Publications by authors named "Daniel J Lauritzen"

3 Publications

  • Page 1 of 1

Long-term neurodevelopmental effects of intraoperative blood pressure during surgical closure of a septal defect in infancy or early childhood.

Cardiol Young 2021 Apr 12:1-7. Epub 2021 Apr 12.

Department of Anesthesiology, Centre of Head and Orthopaedics, Copenhagen University Hospital, Copenhagen, Denmark.

Background: Many children born with congenital heart defects are faced with cognitive deficits and psychological challenges later in life. The mechanisms behind are suggested to be multifactorial and are explained as an interplay between innate and modifiable risk factors. The aim was to assess whether there is a relationship between mean arterial pressure during surgery of a septal defect in infancy or early childhood and intelligence quotient scores in adulthood.

Methods: In a retrospective study, patients were included if they underwent surgical closure of a ventricular septal defect or an atrial septal defect in childhood between 1988 and 2002. Every patient completed an intelligence assessment upon inclusion, 14-27 years after surgery, using the Wechsler Adult Intelligence Scale Version IV.

Results: A total of 58 patients met the eligibility criteria and were included in the analyses. No statistically significant correlation was found between blood pressure during cardiopulmonary bypass and intelligence quotient scores in adulthood (r = 0.138; 95% CI-0.133-0.389). Although amongst patients with mean arterial pressure < 40 mmHg during cardiopulmonary bypass, intelligence quotient scores were significantly lower (91.4; 95% CI 86.9-95.9) compared to those with mean arterial pressure > 40 mmHg (99.8; 95% CI 94.7-104.9).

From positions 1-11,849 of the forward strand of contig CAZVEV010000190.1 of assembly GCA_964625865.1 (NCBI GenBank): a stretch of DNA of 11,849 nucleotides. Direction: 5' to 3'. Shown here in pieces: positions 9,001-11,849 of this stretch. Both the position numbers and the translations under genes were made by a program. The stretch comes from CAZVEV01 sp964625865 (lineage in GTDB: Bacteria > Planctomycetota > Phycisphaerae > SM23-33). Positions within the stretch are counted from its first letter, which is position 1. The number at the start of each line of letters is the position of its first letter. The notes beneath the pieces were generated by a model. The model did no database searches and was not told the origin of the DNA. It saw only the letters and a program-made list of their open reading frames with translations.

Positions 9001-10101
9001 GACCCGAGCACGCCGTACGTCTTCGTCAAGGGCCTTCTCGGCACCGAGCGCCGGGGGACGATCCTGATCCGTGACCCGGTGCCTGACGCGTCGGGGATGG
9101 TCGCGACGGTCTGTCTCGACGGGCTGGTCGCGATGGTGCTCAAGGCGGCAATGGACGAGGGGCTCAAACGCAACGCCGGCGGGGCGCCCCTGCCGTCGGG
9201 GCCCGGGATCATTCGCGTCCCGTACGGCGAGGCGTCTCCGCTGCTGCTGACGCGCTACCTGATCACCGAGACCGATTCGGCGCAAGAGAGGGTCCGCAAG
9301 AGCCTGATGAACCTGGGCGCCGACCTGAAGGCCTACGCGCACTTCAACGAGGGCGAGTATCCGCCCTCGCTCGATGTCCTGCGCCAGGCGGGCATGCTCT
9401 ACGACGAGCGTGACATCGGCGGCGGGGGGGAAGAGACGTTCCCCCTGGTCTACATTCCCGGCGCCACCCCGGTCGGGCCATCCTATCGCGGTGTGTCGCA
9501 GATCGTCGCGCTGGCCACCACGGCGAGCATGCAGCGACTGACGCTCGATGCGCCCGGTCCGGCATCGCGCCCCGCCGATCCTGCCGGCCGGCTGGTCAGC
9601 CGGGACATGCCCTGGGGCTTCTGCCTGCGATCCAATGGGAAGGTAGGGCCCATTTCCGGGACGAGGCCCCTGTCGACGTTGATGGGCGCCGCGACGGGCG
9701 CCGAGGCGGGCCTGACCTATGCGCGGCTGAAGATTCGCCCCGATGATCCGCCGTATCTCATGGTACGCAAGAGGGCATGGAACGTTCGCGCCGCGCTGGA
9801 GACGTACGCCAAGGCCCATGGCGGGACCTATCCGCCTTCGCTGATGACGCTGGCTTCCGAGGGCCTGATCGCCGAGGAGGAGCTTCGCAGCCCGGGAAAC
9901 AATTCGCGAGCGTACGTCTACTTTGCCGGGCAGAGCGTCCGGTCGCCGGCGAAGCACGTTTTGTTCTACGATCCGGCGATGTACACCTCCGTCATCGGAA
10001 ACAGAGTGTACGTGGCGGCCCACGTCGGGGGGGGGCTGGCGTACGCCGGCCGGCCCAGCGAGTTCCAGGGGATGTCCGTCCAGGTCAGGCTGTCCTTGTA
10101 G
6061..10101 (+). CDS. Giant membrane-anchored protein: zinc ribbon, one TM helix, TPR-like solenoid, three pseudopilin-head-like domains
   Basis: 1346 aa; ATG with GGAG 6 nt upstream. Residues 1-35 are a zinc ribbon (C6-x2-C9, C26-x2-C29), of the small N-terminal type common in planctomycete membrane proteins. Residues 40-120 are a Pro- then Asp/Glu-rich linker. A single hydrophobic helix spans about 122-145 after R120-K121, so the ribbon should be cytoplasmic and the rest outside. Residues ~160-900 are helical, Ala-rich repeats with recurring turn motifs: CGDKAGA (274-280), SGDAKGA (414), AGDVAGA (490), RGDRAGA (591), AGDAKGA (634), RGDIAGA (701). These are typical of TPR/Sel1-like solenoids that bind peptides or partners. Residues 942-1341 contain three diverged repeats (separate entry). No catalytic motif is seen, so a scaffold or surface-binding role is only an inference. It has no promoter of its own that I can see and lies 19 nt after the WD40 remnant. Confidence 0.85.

Conclusions: Mean arterial pressure during surgery of ventricular septal defects or atrial septal defects in childhood does not correlate linearly with intelligence quotient scores in adulthood. Although there may exist a specific cut-off value at which low blood pressure becomes harmful. Larger studies are warranted in order to confirm this, as it holds the potential of partly relieving CHD patients of their cognitive deficits.
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http://dx.doi.org/10.1017/S1047951121001414DOI Listing
April 2021

Left atrial mechanical contraction in discontinuation of anticoagulants after surgical ablation of atrial fibrillation: A response letter.

J Card Surg 2021 Mar 29;36(3):1173. Epub 2021 Jan 29.

Department of Cardiothoracic and Vascular Surgery, Aarhus University Hospital, Aarhus N, Denmark.

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http://dx.doi.org/10.1111/jocs.15379DOI Listing
March 2021

Discontinuation of anticoagulants after successful surgical ablation of atrial fibrillation.

J Card Surg 2020 Sep 27;35(9):2216-2223. Epub 2020 Jul 27.

Department of Cardiothoracic & Vascular Surgery, Aarhus University Hospital, Aarhus, Denmark.

Background: The decision of whether to continue oral anticoagulation therapy (OAT) after successful surgical ablation of atrial fibrillation is challenging, and current guidelines provide no specific recommendations on whether or not it is safe to terminate OAT. Therefore, the aim of this study was to assess long-term outcomes in patients who either did or did not, receive OAT after surgical ablation of atrial fibrillation.

Methods: In a prospective follow-up study, patients were included if surgical ablation of atrial fibrillation concomitantly with other cardiac surgery was done, between 2004 and 2018 at Aarhus University Hospital, Denmark. After 12 months, OAT was discontinued if: (a) sinus rhythm was documented by electrocardiogram, (b) atrial fibrillation was absent on 5-day Holter monitoring, (c) CHADS score ≤2, and (d) no other indications for OAT were present. Follow-up was ended in April 2019.

Results: A total of 560 patients underwent surgical ablation of which 436 patients reached the baseline at 12 months; 286 patients received OAT, and 150 had OAT discontinued. Survival analysis revealed no differences between the two groups (P = .723). Mean survival time in the group receiving OAT was 5.3 ± 3.3 years, compared to 5.1 ± 3.0 years in the group where OAT was discontinued (P = .784). There was no difference in major adverse cardiac and cerebrovascular events between the two groups (P = .846).

Conclusion: Discontinuation of OAT is safe in patients with a CHADS score ≤2 following successful surgical ablation and left atrial appendage occlusion. This conclusion needs to be confirmed in randomized trials.
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http://dx.doi.org/10.1111/jocs.14719DOI Listing
September 2020